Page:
Tuesday, December 15, 2009

In the News - Canadian Mennonite

Canadian Mennonite
Volume 3, Number 4
February 15, 1999

German Mennonites fill labour shortage in Manitoba

Winnipeg, Man.-Adele Dyck has helped 26 families from Germany, of Russian Mennonite background, resettle in southern Manitoba, and more are coming. Dyck, a real estate agent in Winkler, reported on the resettlement project at a Manitoba Mennonite Historical Society meeting here on January 23.

Dyck said that another 60 families-from those who have moved to Germany from Russia in recent years-are accepted under the sponsorship program, and 85 families under the nominee program. With the backing of the town of Winkler, Dyck has worked with the federal and Manitoba governments to open the way to immigration.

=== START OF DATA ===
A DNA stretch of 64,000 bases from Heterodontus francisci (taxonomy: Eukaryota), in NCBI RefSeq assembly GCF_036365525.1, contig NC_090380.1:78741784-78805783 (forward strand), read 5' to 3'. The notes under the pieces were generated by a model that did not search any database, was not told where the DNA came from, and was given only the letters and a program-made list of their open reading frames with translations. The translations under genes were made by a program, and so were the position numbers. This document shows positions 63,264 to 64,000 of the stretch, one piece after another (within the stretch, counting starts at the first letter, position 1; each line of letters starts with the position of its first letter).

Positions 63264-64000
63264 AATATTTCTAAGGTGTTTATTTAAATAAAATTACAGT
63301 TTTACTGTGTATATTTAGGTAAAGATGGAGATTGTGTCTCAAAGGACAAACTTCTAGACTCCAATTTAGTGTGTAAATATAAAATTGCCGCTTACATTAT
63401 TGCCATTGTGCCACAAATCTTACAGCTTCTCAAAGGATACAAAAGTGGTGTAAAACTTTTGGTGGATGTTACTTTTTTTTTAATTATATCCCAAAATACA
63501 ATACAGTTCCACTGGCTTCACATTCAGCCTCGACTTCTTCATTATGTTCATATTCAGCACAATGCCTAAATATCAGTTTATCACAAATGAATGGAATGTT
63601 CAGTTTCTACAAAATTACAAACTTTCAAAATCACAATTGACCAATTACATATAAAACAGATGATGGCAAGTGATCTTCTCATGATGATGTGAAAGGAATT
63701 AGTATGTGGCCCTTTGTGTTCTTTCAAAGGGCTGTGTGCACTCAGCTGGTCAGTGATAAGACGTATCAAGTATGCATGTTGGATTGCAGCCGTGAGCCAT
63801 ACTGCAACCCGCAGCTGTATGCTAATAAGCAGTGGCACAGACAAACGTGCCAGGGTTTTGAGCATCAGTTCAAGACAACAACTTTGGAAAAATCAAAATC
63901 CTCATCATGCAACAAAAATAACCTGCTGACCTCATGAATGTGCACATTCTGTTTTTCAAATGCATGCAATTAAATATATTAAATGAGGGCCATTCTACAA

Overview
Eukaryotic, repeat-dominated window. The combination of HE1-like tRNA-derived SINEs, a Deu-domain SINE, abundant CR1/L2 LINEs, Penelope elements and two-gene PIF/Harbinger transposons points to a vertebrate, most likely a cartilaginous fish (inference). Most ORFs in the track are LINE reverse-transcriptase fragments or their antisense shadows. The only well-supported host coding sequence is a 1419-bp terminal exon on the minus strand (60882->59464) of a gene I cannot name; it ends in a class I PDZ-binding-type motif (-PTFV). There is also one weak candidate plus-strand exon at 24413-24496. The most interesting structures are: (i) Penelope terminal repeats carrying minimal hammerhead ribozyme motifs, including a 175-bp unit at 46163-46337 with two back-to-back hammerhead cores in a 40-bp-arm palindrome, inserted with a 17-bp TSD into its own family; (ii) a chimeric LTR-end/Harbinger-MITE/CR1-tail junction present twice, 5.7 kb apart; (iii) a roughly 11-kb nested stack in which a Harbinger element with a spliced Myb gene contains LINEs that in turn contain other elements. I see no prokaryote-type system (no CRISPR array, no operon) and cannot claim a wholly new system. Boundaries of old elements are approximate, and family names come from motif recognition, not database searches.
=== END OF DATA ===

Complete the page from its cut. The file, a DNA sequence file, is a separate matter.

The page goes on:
"As a member of the chamber of commerce I heard that it was difficult to attract skilled persons to the community, and I knew skilled persons were waiting for a chance to immigrate," said Dyck, herself an immigrant from Paraguay, married to a Canadian.

"At first I went to (Canadian) human resources on a case-by-case basis. It was a very slow process. Then in 1996-97, with great help from our immigration department and the province, we established a relationship with the Canadian embassy in Bonn, Germany.

"With 30 applications on hand, we were at first turned down, but a few phone calls later...most of the applications were passed," she said. After the first application passed, "it seemed like a big wave was coming from Germany," said Dyck. There were 350 visitors to the Winkler area last year.

Under a four-year agreement Manitoba has with Canada, up to 200 families a year can immigrate to Manitoba to meet a demand for skilled labour.

By Elmer Heinrichs


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